Water Environment Research Open Access Article Shows Multiple Environmental Benefits from Indirect Potable Reuse

The open access article in the August 2018 issue of Water Environment Research (WER) uses a triple bottom line approach to assess the benefits of reclaimed water management strategies. The research examines how potable reuse of reclaimed water addresses water needs, including meeting a growing water demand, preserving inald ecosystems, and ensuring a locally controlled safe drinking water source. 

“Indirect potable reuse of reclaimed wastewater was evaluated in the Reno-Sparks metropolitan area in Nevada using a triple-bottom-line (TBL) approach by Haak et al.,” WER Editor-in-Chief Tim Ellis said. “Indirect potable reuse was determined to provide environmental and social benefits over the status quo approach which involved water importation. Factors included in the analysis included water safety and quality, sustainable water supplies to meet a growing demand, matching groundwater extraction and recharge/inflow rates, and the preservation of inland ecosystems.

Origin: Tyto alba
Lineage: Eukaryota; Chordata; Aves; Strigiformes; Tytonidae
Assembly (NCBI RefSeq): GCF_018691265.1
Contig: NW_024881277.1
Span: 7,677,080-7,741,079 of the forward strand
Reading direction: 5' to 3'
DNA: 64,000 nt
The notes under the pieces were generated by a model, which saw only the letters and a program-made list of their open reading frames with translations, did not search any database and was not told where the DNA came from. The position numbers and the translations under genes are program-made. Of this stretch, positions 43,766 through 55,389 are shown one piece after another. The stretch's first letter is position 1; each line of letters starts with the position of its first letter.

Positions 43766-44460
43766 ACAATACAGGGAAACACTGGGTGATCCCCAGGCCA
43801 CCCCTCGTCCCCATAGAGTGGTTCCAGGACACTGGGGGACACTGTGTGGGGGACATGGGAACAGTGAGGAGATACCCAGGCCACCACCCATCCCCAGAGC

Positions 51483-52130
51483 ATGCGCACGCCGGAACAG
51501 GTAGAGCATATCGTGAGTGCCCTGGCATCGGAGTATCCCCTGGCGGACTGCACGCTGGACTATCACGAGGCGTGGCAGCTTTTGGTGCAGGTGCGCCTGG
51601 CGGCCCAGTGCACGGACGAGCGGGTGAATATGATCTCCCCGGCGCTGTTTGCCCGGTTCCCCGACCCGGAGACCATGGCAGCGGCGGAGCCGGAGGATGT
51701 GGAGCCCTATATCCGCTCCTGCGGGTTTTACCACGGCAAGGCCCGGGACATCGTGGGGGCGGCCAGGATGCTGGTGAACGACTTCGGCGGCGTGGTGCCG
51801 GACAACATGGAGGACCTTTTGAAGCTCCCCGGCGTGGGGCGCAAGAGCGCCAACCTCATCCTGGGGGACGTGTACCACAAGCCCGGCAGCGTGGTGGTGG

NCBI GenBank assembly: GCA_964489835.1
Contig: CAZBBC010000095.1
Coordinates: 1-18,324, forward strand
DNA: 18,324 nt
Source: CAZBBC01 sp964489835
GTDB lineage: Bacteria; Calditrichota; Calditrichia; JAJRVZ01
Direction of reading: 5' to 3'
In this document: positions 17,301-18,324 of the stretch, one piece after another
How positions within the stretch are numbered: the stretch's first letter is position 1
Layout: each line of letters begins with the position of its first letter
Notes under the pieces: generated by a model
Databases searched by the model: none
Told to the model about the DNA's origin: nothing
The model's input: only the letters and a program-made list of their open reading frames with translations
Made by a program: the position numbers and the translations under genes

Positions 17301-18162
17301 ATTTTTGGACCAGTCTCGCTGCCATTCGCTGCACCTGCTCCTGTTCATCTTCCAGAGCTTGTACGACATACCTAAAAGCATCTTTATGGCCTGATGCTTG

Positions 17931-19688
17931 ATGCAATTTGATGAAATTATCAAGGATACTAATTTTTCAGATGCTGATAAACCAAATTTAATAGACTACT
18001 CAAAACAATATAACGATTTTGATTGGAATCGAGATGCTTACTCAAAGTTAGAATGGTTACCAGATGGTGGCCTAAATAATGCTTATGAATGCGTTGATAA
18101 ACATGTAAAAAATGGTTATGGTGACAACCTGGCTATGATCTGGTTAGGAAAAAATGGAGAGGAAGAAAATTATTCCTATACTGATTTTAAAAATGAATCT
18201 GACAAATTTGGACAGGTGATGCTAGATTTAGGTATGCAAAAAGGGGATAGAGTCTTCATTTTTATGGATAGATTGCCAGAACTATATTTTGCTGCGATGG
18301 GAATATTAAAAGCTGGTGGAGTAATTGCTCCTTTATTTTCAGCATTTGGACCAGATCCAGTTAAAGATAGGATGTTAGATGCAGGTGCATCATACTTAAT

Selected WER articles such as this one are available free to the public on a monthly basis through an open access program. In addition, authors can pay a fee to make their accepted articles open access. Click here to download “Sustainability Assessment for Indirect Potable Reuse: A Case Study from Reno, Nevada,” by Laura Haak, Vijay Sundaram, and Krishna Pagilla.

Published by the Water Environment Federation since 1928, WER is a popular professional journal that features peer-reviewed research papers and research notes, as well as state-of-the-art and critical reviews on original, fundamental, and applied research in all scientific and technical areas related to water quality, pollution control, and management. WER is available in both print and online formats and receives approximately 400 new research submissions each year.